What if AI turned on its creator and a combat drone killed its human operator? This Terminator-like scenario is not the work of some science fiction author, but the result of combat AI simulations led by the US Air Force. Or perhaps not, as the USAF has firmly denied comments made recently by one of its officers at a conference.

Will military AI give rise to the worst dystopias? On the morning of 2 June, English-language media reported a story that might suggest just that – before publishing embarrassing denials later in the day.

The world’s leading armed forces are actively working on autonomous weapons, controlled by artificial intelligence (AI) and seen as the future of the battlefield. The US Air Force (USAF) is no exception, but the technology is perhaps not quite there yet. Colonel Tucker Hamilton, the USAF’s Chief of AI Test and Operations, recently let this slip at the highly regarded Royal Aeronautical Society (RAeS) summit.

He was talking about a combat mission simulation carried out by the USAF in which an AI-piloted drone was tasked with destroying anti-aircraft defences, with the decision to fire resting with a member of the military. The AI used “very unexpected strategies to achieve its objective,” he said. « The system started realising that while they did identify the threat at times, the human operator would tell it not to kill that threat, but it got its points by killing that threat. So what did it do? It killed the operator. It killed the operator because that person was keeping it from accomplishing its objective, » he added, according to a detailed account of the discussion posted on the RAeS website on 26 May.

AI « killed the operator who was keeping it from accomplishing its objective »

« This Future Combat Air and Space (FCAS) Capabilities Summit brings together UK defence leaders, its allies, and industrial partners, to assess the strategic direction for air and space combat capabilities now and in the future, » states the RAeS on its website to describe the event, which was held from 24 to 26 May in London. Some 200 senior military and civilian officials attended the conference, the outcome of which should have remained confidential. But then Business Insider picked up the story on 2 June 2023, followed swiftly by the British daily The Guardian.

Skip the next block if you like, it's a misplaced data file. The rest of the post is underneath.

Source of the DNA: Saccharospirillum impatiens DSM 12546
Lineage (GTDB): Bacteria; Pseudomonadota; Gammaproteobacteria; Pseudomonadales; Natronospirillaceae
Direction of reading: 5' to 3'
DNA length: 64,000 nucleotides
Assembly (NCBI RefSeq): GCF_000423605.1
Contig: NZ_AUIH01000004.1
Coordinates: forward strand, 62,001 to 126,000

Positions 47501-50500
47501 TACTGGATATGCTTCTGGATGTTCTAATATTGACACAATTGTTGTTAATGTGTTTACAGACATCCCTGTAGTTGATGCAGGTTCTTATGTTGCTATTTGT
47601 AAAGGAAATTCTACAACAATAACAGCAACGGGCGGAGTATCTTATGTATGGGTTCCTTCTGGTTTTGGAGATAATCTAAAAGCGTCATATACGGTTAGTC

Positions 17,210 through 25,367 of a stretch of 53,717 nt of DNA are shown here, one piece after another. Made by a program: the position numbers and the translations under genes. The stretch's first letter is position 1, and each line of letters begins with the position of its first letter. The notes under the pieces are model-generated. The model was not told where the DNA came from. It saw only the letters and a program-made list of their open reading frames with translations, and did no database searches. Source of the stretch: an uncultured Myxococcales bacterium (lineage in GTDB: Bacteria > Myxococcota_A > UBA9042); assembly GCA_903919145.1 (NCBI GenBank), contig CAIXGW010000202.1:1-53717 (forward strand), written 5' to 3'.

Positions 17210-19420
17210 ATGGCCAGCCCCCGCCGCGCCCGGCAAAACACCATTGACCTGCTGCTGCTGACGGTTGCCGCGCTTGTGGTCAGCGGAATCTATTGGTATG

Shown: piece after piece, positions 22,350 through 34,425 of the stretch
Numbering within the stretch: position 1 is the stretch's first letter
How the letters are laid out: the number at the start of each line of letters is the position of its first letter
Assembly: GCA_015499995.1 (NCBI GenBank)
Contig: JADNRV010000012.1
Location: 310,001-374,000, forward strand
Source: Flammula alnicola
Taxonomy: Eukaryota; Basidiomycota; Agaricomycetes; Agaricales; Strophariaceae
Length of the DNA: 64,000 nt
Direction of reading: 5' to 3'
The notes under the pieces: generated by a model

When questioned by the New York-based media outlet, USAF spokeswoman Ann Stefanek immediately denied the information: “The Department of the Air Force has not conducted any such AI-drone simulations and remains committed to ethical and responsible use of AI technology. It appears the colonel’s comments were taken out of context and were meant to be anecdotal,” she said. In the afternoon, the two news outlets changed the headlines and introductory paragraphs of their respective articles, as simply mentioning the official denial was apparently not enough to satisfy either USAF officials or their editors-in-chief.

At the same time, a paragraph appeared on the RAeS website in which Colonel Hamilton “admitted” he had “misspoken”. The update went on to say that “the ‘rogue AI drone simulation’ was a hypothetical ‘thought experiment’ from outside the military, based on plausible scenarios and likely outcomes rather than an actual USAF real-world simulation.”

The « rogue AI drone simulation » was a « thought experiment »

The US colonel then explained to his audience that, in the same incredibly detailed “thought experiment”, the AI’s programmers had added an instruction expressly forbidding it from attacking its operator. Still believing that human decisions were interfering with its objectives, the AI destroyed the communication tower that the mission supervisor used to authorise the drone to fire.

As Colonel Hamilton explained, the major problem with this “plausible scenario” was that the priority instruction encoded in the AI was to destroy military targets. Obeying the human chain of command was therefore not one of the primary parameters. “You cannot have a conversation about artificial intelligence, intelligence, machine learning, and autonomy if you’re not going to talk about ethics and AI,” said Hamilton.